Kok tobe (Green Hill) located at the altitude 1100 meters above the sea level. Initially, the hill was named after Verigin - a wealthy merchant who lived at the foot of Kok tobe. In the early 60s of the last century the first secretary of the Communist Party of Kazakhstan, D.A. Kunaev decided to build here a park. At that time it was planned to build several viewing platforms and promenade alleys, benches for rest and a branch of the restaurant Alma-Ata on the top of the hill. For the convenience of holidaymakers, it was decided to build the first cable car in the Central Asia. Its construction began in 1965, the lower station was planned to be next to the Palace of the Republic. Engineers from Tbilisi assisted with all main design and installation works. The way from the bottom to the top of the hill is 1620 meters. The cabin with passengers overcomes this distance in six minutes. The uniqueness of the project was that with such a length of ropes and a height difference of 250 meters, it took only three pillars, the maximum distance between which is almost a kilometer. The project has provided the main priorities - high reliability, all-season and comfort of visitors. The project was completed two years later, in November 1967.
Between 1978 and 1980, a 372-meter high-tech television tower was built on top of the Kok Tobe hill, which also attracted the interest of the citizens and guests of Almaty to the hill.
In the summer of 2005, Kok Tobe Park was totally reconstructed: all engineering networks were completely replaced, new road was made, fundamental work was done on mountain landscaping, and major repairs of all infrastructure facilities were carried out. After the reconstruction, the appearance of the famous mountain has changed. Also the slope of the hill was strengthened to prevent landslides.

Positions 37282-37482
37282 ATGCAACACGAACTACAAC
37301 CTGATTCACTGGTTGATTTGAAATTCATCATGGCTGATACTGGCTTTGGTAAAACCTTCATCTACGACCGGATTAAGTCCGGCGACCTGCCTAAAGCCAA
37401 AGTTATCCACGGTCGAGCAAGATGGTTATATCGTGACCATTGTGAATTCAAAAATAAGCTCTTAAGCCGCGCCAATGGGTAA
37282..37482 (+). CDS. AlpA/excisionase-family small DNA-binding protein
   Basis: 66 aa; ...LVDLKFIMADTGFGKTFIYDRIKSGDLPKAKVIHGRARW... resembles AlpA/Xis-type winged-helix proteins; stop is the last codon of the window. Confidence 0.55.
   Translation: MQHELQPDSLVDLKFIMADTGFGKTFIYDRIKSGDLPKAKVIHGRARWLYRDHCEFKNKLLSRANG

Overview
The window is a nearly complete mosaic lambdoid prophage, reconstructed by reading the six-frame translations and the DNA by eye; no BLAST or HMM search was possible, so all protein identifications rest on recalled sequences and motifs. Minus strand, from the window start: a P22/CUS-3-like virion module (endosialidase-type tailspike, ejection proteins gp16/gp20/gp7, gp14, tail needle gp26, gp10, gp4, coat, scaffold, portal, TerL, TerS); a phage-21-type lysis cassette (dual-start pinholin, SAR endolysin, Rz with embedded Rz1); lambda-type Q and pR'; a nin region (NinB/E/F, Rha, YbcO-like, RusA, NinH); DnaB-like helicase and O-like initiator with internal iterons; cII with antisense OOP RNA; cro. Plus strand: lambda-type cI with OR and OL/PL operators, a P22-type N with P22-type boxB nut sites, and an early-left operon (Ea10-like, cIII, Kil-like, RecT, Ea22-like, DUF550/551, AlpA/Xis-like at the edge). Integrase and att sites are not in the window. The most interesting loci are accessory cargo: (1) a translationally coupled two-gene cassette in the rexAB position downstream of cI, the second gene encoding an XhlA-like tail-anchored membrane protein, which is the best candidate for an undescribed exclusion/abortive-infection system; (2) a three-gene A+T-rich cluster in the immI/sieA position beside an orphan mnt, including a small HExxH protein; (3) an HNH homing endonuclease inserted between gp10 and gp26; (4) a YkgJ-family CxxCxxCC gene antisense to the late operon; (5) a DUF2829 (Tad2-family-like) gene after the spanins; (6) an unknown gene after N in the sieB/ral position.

From the very opening up till now , Kok tobe hill is a favorite place for Almaty residents and guests. Unique complex with restaurants and cafes, cozy alleys and nature became the brightest sight of Almaty, where many sought to spend their leisure time and admire the city from a bird's eye view.
The main square of Almaty was opened in 1975 because it was decided that the old square is too little for the growing population of the city. In 1980, officially as the main square of the capital of Kazakhstan, served as a venue for mass demonstrations, celebrations, holidays, military parades, mass rallies, folk festivals. Since 1992, on the square Almaty citizens have began to celebrate Nauryz (Oriental New Year) for the first time. During the perestroika it was allowed only modestly celebrate it. Nauryz became the main, most important and favorite holiday of Almaty residents which annually celebrated on the square. Every year, on March 22, from morning to night, thousands of Almaty residents come to the square to celebrate the national holiday of the spring equinox - Nauryz. There are several yurts, where baursaks (fried bread), Kozhe (national diary dish), pilaf and soft drinks are sold. Festive concerts of Kazakhstan pop stars take place.